The death of the DREAM Act in Congress last year deprived children of undocumented parents in Ohio of a benefit that is the cornerstone of upward mobility: access to education. Most of the stateís two- and four-year colleges and universities regarded undocumented young immigrants as out-of-state or international students, charging more than double the rate for in-state students.
Fortunately, the Ohio Board of Regents has decided that state schools now must charge in-state tuition to undocumented immigrants with temporary legal status. Under a federal program called Deferred Action for Childhood Arrivals, undocumented immigrants who came into the United States when under age 16 can receive two years of legal status, subject to renewal, allowing them to work and get a driverís license.
The regentsí decision will allow in-state tuition for immigrants who qualify under the federal program, provided they meet all other residency requirement under Ohio law. Thousands in the state participate in the Deferred Action for Childhood Arrivals program, but it is not yet clear how many will qualify for in-state tuition.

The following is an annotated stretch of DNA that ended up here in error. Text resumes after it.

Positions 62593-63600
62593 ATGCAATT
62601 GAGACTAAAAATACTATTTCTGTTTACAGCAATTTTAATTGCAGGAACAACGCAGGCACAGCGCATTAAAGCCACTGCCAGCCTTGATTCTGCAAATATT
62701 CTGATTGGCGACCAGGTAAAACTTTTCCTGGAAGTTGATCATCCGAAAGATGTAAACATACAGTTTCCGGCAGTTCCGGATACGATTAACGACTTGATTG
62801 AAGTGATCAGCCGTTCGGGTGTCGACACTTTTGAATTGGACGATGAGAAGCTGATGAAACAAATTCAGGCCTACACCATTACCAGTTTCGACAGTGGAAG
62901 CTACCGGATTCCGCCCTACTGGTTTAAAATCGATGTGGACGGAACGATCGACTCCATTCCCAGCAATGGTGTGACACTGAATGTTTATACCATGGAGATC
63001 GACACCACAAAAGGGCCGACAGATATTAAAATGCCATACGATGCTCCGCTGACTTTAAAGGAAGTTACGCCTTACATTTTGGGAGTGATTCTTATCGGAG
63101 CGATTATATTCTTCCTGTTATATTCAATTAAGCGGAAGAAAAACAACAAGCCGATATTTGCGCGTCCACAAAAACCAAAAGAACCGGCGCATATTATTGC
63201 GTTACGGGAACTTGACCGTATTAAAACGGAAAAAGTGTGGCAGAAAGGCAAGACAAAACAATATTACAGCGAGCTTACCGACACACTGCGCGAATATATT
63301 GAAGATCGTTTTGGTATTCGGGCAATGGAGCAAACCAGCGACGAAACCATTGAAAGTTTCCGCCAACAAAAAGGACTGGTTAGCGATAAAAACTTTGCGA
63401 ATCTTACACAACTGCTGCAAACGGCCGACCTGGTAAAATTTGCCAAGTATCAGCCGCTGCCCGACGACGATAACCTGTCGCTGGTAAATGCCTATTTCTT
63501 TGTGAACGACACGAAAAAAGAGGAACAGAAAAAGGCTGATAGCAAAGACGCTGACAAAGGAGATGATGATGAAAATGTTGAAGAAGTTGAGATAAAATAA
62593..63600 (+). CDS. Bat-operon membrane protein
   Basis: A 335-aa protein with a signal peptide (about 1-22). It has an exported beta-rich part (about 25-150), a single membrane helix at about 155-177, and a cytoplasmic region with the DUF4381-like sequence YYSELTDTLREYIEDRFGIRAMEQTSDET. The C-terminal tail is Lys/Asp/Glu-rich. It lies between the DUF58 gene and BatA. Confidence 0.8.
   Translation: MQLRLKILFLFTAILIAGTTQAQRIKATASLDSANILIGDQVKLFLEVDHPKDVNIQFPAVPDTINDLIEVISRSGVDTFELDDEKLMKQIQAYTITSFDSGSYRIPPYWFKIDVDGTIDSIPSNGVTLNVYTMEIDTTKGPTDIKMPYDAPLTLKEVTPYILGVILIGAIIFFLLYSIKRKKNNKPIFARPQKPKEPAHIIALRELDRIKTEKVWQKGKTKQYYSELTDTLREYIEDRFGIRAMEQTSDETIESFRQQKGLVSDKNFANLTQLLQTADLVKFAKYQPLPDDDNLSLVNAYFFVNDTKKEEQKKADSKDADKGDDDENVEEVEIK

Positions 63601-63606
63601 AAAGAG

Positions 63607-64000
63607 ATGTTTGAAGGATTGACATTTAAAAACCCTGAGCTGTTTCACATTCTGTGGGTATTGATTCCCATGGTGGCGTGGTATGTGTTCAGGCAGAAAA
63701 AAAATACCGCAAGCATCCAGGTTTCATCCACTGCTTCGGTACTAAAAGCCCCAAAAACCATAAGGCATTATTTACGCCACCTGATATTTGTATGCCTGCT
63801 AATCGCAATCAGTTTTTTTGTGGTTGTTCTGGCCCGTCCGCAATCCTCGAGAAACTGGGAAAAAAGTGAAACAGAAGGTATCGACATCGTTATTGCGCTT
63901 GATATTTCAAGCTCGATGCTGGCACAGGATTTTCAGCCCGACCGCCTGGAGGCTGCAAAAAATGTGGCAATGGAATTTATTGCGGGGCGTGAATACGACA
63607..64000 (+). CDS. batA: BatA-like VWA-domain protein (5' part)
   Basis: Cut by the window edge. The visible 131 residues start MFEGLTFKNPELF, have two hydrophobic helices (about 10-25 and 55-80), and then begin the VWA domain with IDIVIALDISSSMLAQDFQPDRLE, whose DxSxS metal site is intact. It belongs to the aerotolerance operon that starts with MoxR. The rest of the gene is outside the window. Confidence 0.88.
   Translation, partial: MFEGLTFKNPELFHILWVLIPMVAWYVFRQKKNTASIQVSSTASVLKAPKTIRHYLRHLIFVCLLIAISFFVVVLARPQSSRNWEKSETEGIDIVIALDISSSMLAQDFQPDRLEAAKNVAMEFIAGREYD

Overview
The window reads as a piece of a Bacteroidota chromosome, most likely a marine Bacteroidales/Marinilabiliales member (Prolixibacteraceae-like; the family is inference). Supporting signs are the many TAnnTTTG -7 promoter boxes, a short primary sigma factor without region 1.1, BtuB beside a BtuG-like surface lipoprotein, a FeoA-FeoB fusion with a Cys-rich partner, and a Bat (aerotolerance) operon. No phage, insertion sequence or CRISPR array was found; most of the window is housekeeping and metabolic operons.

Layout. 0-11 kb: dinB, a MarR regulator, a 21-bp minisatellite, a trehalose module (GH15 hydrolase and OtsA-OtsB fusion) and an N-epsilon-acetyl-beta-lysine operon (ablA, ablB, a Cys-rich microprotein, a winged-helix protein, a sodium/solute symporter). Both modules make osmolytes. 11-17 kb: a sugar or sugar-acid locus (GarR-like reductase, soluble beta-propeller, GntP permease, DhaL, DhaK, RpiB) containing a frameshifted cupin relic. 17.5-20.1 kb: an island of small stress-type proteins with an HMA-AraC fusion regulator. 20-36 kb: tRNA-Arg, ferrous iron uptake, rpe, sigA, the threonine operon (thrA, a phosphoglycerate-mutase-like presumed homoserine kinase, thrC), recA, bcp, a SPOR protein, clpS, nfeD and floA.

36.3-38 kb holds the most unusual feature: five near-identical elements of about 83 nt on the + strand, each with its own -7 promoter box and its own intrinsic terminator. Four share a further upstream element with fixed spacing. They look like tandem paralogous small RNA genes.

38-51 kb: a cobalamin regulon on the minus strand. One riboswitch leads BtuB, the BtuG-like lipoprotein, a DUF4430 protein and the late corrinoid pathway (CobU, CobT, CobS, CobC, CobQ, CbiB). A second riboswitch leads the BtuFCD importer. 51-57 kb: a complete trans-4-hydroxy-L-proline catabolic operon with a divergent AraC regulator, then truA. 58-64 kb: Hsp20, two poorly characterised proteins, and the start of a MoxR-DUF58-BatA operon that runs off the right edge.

Ohio is not a pioneer in the policy. It is following the lead of about a dozen other states that have wisely recognized the contributions young immigrants can make to society if they can realize their full potential. Sadly, more must be done to smooth the way to higher education: In-state tuition in Ohio is high, and, advocates say, many immigrants cannot get federal financial aid.
The United States, particularly its large urban centers, long has benefited from the talent and energy of immigrants. Young, undocumented immigrants already are part of communities, ready to move ahead. The Ohio Board of Regents has removed a big obstacle. Thatís a hopeful sign in the midst of discouraging signals from Washington, where a comprehensive immigration reform bill passed by the Senate is bogged down in the House over objections from arch conservatives.